Quoting: Azeratel Axo
I have recently taken an interest in ancient Egyptians.
in my recent astrophysical research wanderings (trying to slueth out what the deal is with the precesion of the equinoxes) i have realized that it is very dificult to measure our (the solar system's) position and velocity within the greater (local) galactic context, beacuse, well, everything is moving...
it turns out that where we are is relative to where everything else is and our position and velocity depends on what we choose as referance points. Seeing this truth, i asked myself: how do we measure the length of our year (wanting to start small, u know?
and goddammit if even *that* is on shaky ground. I mean, think about it: how do we know we've gone one full rotation around Sol? It seems simple and obvious, but it is far from. I mean it's easy to know aproximatly from the seasons and the position of the sun in the sky, but to know *exactly*? not so much.
We used to think of the stars as fixed and used them as a measure, but what with the realazation that the large majority of the sky presseses, spins 'backwards' with respect to our yearly roation, it becomes a bit problematic.
look into "sidereal time" to get a feel for it.
current science measures our earth year using very distant quazars, cuz they *seem* to be the most 'stable' referance and we believe that pression (the great year = roughly 25,000 years) is caused by a gyroscopic 'wobble' in the earth's rotation and this works kinda if you think about it a while.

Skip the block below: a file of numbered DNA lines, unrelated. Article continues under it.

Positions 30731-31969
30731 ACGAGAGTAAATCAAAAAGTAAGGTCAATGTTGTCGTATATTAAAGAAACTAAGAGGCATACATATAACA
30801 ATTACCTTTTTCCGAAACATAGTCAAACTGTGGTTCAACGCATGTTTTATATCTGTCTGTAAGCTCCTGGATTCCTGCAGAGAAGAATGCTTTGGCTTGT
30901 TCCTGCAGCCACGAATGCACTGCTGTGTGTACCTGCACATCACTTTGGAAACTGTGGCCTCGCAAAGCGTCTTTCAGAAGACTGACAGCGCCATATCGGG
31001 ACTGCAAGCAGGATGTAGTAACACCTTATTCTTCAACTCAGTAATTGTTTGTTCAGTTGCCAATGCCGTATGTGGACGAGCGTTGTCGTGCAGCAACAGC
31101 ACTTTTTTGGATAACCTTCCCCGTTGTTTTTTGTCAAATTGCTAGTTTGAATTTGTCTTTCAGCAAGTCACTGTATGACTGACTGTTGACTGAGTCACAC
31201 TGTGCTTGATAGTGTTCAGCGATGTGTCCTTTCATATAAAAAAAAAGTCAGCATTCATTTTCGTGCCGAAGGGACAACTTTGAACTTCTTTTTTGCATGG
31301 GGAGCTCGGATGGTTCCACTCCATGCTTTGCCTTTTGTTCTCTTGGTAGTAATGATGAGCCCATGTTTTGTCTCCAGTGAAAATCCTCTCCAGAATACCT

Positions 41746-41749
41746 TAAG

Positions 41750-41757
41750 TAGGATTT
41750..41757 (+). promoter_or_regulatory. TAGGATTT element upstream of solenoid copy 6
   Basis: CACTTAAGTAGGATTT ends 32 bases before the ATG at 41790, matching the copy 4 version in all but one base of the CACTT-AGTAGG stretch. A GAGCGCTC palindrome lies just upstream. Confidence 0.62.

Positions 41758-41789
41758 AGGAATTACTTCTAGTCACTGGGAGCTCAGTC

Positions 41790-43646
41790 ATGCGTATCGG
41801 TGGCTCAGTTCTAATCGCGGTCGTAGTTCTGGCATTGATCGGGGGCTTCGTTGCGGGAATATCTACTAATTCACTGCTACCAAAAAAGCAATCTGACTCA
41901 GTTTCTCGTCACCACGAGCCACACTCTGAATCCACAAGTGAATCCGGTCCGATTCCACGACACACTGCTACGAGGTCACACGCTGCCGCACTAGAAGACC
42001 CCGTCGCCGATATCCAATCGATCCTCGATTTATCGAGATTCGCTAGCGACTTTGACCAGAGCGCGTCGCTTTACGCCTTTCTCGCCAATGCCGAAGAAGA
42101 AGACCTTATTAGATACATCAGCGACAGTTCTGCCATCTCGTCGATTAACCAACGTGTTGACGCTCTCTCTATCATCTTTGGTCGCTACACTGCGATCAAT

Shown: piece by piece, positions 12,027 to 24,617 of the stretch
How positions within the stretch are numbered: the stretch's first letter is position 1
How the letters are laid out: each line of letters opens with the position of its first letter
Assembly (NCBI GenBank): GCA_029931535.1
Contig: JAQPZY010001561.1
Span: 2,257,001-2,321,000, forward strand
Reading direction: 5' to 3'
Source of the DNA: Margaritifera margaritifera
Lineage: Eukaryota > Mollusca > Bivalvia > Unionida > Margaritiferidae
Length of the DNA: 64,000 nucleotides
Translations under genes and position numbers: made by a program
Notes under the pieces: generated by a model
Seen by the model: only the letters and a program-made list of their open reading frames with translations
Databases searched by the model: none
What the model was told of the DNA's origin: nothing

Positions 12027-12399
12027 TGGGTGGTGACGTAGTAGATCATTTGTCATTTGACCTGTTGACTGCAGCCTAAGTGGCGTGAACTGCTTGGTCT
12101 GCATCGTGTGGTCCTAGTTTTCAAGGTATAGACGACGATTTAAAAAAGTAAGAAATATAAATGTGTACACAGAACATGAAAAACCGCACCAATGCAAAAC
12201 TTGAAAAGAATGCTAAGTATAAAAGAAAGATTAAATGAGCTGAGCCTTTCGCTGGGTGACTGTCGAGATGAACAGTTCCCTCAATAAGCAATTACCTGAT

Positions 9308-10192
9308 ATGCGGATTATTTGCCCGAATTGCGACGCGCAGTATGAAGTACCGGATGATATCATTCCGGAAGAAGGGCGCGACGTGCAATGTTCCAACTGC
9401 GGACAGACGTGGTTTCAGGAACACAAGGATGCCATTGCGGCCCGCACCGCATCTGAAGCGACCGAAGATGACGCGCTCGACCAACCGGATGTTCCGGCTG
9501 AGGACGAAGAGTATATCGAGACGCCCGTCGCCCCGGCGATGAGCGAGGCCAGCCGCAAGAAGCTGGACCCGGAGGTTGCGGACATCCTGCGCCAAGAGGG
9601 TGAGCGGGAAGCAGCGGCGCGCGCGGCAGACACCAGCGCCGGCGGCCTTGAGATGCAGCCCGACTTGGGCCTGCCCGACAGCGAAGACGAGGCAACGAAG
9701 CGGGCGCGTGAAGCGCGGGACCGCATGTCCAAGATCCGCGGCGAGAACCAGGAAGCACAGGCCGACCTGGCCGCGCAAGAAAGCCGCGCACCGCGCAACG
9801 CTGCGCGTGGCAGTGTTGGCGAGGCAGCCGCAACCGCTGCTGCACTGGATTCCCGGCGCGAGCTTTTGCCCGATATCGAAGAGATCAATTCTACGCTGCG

but there's a problem: first, this hypothosis, assumes that the earth is a solitary system (which we - meaning us here on this thread- know is not correct) and this pression and woble depends only on earth based dynamics. There are some incredibly complex math that 'almost' predicts the rate of pression, but here again is a problem, cuz this rate changes and current theroy cannot predict this changing rate, so every few years or so they (the mathematicians) tweak their equations to account for measured data.
it's all quite mind bending when you take the time to really look into the subject...
back to the egyptians : they had a very unique (to us calendar) and it was based on Sirius, the dog star. It was delightfully simple: 12 30 day months followed by 5 (and once every 4 years 6) holy days, or days out of time. and unlike any other calendar, the months stayed true year after year within sidereal time!
so what is so interesting about the dogstar (the brightest star in the sky, comprised of two stars actually: a binary system)?
1: if we choose sirius as our stellar referance (sirius is only 7 light years away, btw) then our earth year is *exactly* 365 and 1/4 days long, as apoosed to a few minutes shorter or longer, measured using the distant quasars or earth, respectively.
2: sirius is the *only* star that does not precess along with all the rest of the zodiac. that is to say that while Ares has been replaced by Pisces at the spring spring eqinox, sirius resolutly remains still in the sky.
3: if we consider the precession as a consequence of the solar system's rotation about a near stellar mass, then not only does the dogstar become the perfect canidate for that mass, but the change in rate of the pression of the eqinoxes becomes easily explainable in terms of keplarian eliptical orbital dynamics and the observed change in rate becomes predictable.
[link to en.wikipedia.org
[link to www.viewzone.com
[link to www.binaryresearchinstitute.org
be prepared to have your mind bent